Did it even matter that there were only two sea lions inside the cave?

August 24th, 2014, 1pm

It was 12°C with overcast. The breeze was light.

Exploring the wild Oregon Coast with an old friend from Georgia, who used to work alongside me in my improbably tiny restaurant over twenty years ago. We caught up with another old friend, from Athens, GA who splits his time in Eugene and doing plays for the Shakespeare Festival way down in Ashland, then headed on a gorgeous drive winding through the Cascades until we puttered along the lazy river, here called the Suislaw, that reminded me of trips where I’d follow lazy bayous, creeks, tributaries, and the like towards the oceans that embrace these waters.

The beach, the coast, the edge where we furious folks re-calibrate our senses in a glorious overload of beach kitsch and timeless wonder held by the embrace of the waves whispering sweet nothings, the lullaby of the sea, the end of the world. The coast of Oregon is both dramatic, and wild, rocky, then hidden, gloomy and chilly, like a place that seldom meets summer yet swims amidst the illusions of the sweet sea in a place that reminds me of Dylan Thomas’s doomed, cold beaches of Blackpool than the sun-drenched exuberance of Pensacola and the Gulf Coast I’m used to calling home.

We landed at the mouth of the Suislaw River in a coast of shifting sand dunes, which we explored just a bit as plants scruffily seek to tame the wandering sands that were spread like a desert forty miles long. I wondered if setting the scrubby sea pines and grasses to fire wouldn’t be best, or is the tug of war between sand and grass just a geological ballet we aren’t allowed to root for one side over the other? I am for the sand, the shifting silence, the vista that towers over the senses like a citadel of sand castles that build themselves according to a dream logic, a place that eludes humanity’s blueprints.

As we turned north, the cliffside bastions escaped the rolling dunes. The road unfurled like a thin ribbon, a gift of strong land which the immense sea caresses in morning fogs, in playful winds that sing or that roar, a road that we ride like seaside ghosts so certain of our meanings that we can’t know, unless we slow down to marvel.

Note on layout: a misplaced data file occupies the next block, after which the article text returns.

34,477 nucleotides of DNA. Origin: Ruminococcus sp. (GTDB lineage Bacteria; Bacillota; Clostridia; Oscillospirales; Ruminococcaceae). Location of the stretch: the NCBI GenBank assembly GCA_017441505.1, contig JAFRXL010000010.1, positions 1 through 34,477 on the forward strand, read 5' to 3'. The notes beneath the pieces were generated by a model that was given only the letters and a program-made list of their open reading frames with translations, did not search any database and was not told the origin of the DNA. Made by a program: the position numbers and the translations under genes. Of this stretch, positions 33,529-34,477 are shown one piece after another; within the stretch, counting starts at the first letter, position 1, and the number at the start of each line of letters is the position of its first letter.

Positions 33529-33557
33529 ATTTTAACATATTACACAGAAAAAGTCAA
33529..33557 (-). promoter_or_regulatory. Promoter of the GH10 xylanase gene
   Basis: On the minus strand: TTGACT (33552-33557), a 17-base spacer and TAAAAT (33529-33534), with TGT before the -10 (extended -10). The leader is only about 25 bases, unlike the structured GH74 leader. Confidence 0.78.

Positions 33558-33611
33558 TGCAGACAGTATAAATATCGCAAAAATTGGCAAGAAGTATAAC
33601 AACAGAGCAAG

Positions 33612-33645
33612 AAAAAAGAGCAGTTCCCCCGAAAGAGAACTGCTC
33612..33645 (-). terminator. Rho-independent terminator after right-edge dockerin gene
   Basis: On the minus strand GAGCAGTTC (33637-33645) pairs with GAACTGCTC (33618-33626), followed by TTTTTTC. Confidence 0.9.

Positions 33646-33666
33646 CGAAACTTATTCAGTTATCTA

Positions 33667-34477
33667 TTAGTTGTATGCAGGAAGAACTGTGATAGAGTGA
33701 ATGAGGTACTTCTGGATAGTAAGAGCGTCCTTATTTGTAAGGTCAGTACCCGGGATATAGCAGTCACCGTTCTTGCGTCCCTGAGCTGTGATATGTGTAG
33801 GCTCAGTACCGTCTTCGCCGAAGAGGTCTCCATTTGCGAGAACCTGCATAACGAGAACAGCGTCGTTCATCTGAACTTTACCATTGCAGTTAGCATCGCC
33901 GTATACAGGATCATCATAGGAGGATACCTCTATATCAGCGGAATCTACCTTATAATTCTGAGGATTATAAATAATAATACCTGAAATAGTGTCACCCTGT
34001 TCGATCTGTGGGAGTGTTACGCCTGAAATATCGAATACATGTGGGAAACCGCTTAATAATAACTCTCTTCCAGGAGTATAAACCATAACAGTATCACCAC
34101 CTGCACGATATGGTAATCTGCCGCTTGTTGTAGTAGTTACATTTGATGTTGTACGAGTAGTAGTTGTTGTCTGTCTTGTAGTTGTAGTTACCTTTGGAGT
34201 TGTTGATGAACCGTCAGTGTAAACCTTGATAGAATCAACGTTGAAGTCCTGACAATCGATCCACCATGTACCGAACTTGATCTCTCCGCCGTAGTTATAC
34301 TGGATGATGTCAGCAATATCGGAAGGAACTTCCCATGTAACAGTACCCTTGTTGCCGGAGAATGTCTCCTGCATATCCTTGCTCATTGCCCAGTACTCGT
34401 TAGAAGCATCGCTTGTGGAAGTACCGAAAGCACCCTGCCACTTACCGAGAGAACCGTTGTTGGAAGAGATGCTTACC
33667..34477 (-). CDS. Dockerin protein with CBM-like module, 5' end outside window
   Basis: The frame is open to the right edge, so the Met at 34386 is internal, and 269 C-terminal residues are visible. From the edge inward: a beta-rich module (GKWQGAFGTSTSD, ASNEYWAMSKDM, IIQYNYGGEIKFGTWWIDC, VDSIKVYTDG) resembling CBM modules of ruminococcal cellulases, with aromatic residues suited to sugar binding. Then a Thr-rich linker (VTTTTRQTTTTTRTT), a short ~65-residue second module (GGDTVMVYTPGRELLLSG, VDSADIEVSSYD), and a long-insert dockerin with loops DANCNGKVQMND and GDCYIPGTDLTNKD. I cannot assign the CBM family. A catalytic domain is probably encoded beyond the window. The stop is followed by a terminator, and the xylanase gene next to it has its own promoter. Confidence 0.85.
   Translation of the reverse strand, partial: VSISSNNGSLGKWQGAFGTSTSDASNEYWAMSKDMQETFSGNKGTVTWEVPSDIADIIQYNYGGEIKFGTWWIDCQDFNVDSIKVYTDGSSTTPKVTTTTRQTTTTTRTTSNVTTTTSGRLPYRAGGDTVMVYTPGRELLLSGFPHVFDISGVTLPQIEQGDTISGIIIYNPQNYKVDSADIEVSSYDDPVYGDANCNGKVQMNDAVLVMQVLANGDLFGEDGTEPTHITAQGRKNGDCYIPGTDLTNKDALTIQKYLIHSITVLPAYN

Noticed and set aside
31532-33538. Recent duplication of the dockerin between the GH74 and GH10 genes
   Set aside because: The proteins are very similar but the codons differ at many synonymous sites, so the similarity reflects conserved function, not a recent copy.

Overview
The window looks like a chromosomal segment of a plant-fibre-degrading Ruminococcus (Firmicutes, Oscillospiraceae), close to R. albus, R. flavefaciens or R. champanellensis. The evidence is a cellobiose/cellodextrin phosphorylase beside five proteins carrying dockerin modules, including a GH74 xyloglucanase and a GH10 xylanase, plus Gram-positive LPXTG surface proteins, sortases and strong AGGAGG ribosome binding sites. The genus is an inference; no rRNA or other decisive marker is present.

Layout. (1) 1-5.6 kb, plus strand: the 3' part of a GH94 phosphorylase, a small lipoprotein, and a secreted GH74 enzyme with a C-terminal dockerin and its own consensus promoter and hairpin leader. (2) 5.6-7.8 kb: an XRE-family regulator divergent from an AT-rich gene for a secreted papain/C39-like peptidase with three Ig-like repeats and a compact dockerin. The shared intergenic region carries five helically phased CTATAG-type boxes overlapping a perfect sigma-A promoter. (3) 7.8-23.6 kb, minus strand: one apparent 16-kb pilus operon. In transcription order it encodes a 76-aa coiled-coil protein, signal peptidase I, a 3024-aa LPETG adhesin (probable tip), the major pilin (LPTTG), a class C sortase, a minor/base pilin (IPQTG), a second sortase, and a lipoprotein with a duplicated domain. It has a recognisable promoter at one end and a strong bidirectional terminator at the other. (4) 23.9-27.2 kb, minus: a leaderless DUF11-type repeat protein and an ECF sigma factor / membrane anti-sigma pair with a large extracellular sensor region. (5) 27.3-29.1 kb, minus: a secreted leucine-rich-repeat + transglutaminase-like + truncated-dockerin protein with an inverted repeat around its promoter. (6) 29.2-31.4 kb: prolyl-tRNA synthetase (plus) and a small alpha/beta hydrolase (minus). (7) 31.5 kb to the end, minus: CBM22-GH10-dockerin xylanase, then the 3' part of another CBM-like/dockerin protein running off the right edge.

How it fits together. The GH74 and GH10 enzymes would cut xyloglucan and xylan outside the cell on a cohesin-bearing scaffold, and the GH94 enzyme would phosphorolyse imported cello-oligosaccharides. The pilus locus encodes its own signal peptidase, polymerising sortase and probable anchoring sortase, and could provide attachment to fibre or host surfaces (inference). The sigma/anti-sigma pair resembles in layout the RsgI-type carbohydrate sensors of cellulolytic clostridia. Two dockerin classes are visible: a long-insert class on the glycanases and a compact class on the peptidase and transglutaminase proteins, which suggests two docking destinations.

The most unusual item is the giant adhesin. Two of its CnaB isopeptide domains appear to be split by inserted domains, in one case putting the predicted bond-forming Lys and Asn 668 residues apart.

In 1932, a family saw the business opportunity to preserve a cave, a strange cave perched 500 feet below the headlands where the thin ribbon of highway sails. Like my favorite outlook on Appalachia, the fairy art of See Rock City, this Oregon roadside attraction known as Seal Rock isn’t about the sea lions that may or might not be lounging there, the whales that perhaps will cavort, or the popcorn and Caribbean seashells for sale that are not native to these windswept shores. No, Seal Rock is a cave we humans can descend, leaving our buzzing earthly cares behind (even me with my pitiful knees that have given out) so we might visit a place where an old friendship can be carried forth a little deeper, where these edges of the world that we discover to steal time for our own souls, for respite, for relaxation, for the building of poetry sand castles, for realizing that this planet is truly the place that wonders never cease, and why we are so lucky to call her our roadside attraction…

Stephanie, Shu, Craig, Ken and 2 others said thanks.

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Chris DeBarr

Chef who believes in eating the world to save it. Wine & language & sharp knives are the tools of my métier. At heart, I'm a warm & fuzzy Dadaist.

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